"Apart from express agreement or notice making time of the essence, the court will require precise compliance with stipulations as to time wherever the circumstances of the case indicate that this would fulfill the intentions of the parties. Broadly speaking, time will be considered of the essence in "mercantile" contracts and in other cases where the nature of the contract or of the subject matter or the circumstances of the case require precise compliance".

In this case the House of Lords was considering a contract for the sale of cargoes of soya bean meal with a notice clause which required the FOB buyers to give 15 days' notice of the probable readiness of the vessel to load the cargo. The buyers were 5 days late with their notice and the sellers claimed they were in default and sought damages. The judges concluded that the notice provision was a condition precedent as the sellers were unable to nominate a loading port until the buyers had given the notice of probable readiness.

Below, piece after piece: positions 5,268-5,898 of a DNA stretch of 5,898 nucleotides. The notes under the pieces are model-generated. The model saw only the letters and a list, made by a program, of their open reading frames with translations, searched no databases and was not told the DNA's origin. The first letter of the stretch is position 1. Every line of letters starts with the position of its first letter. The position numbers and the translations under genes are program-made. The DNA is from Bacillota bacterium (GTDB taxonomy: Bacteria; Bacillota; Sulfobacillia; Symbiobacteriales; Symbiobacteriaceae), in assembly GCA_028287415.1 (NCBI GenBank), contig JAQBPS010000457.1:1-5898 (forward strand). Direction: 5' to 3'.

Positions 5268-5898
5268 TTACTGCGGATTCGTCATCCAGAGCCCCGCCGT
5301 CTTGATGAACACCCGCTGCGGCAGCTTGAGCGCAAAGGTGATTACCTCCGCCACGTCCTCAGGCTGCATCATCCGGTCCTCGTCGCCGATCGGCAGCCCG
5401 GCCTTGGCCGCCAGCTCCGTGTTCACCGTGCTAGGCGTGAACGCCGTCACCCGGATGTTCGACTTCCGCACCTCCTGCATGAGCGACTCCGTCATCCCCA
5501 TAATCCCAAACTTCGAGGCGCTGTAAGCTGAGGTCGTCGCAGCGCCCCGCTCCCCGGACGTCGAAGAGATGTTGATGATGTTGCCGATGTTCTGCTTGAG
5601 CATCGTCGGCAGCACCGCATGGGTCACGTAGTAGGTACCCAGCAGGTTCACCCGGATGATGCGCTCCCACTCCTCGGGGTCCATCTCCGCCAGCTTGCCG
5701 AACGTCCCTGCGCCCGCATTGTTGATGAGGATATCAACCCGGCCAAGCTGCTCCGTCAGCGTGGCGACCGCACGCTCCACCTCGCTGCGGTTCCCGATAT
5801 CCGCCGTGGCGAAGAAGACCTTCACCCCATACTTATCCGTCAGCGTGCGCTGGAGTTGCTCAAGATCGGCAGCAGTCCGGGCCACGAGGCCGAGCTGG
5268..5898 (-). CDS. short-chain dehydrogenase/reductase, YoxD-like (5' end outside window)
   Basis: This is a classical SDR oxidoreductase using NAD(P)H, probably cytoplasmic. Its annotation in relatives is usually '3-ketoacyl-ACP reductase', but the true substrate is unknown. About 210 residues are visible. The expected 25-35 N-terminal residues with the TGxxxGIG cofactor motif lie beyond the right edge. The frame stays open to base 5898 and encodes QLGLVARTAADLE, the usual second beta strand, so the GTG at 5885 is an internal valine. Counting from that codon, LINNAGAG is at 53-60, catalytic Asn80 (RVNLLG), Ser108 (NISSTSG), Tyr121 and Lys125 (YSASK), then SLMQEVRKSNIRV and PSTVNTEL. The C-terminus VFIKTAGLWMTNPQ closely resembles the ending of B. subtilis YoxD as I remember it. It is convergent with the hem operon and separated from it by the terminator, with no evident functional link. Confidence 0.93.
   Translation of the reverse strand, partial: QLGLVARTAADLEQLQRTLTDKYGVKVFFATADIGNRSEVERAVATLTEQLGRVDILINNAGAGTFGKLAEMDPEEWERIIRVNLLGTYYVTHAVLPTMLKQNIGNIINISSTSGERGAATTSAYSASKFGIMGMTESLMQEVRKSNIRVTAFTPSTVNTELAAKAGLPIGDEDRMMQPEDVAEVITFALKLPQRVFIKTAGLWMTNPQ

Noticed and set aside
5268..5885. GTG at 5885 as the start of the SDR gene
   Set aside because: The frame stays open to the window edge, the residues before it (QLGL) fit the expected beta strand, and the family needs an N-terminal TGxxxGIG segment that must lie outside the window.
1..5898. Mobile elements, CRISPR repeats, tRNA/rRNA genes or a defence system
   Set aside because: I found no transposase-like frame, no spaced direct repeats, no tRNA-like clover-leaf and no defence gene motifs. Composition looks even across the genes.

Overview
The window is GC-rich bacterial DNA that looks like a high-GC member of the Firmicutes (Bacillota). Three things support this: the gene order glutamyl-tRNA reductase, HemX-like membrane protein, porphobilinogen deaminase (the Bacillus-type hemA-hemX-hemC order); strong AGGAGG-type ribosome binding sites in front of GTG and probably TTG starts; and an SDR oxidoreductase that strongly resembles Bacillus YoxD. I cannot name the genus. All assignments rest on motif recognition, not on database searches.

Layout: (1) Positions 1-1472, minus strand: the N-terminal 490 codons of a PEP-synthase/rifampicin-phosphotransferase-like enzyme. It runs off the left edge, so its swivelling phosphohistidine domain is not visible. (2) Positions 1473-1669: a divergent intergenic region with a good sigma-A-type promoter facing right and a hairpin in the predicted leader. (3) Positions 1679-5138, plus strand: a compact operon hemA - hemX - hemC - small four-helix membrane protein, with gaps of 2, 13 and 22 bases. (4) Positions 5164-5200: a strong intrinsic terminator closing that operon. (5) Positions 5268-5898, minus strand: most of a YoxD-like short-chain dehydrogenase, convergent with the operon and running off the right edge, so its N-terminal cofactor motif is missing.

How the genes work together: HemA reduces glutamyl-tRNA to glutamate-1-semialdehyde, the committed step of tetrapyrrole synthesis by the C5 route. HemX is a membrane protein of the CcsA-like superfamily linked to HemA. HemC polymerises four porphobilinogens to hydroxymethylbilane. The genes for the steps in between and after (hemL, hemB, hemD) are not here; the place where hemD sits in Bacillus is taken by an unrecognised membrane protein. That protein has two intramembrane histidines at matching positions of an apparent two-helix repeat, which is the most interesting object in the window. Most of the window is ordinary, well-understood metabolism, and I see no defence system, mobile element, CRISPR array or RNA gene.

A good example of a condition precedent can be found in the Court of Appeal decision in "The Spear I" - Kronos Worldwide Limited v. Sempra Oil Trading SARL [2004] 1 Lloyd's Rep 260.

The agreed laycan in a charter party is also important for calculating laytime which, according the terms of the BEEPEEVOY3 charter party, will not commence prior to 06.00 on the first day of laydays unless loading has commenced. Furthermore, failure of the vessel to arrive before the end of the laydays would entitle the charterer to cancel the charter. A narrowed laycan may therefore be an important benefit to the charterers.


In this current case, was the narrowing of the laycan so important that it was a condition so that laytime would only commence on berthing? The failure to narrow the laycan did not make the charter unworkable because it could still be performed within the original laydays of 4 - 8 January. The charterers were updated daily with the vessel's eta and this had remained constant as 4 January. The charterers did not appear to have contemplated cancellation as they were aware at all times of the vessel's position during the ten days prior to the vessel's arrival. This suggests that the charterers were relying on the eta's rather than on the actual laycan.

It was arguable that the charterers were aware the owners had omitted to narrow the laydays and had accepted this breach. This may be correct, but I do not believe the charterers had also waived their rights to claim any damages they might incur, simply on the basis that they did not remind the owners of their obligation.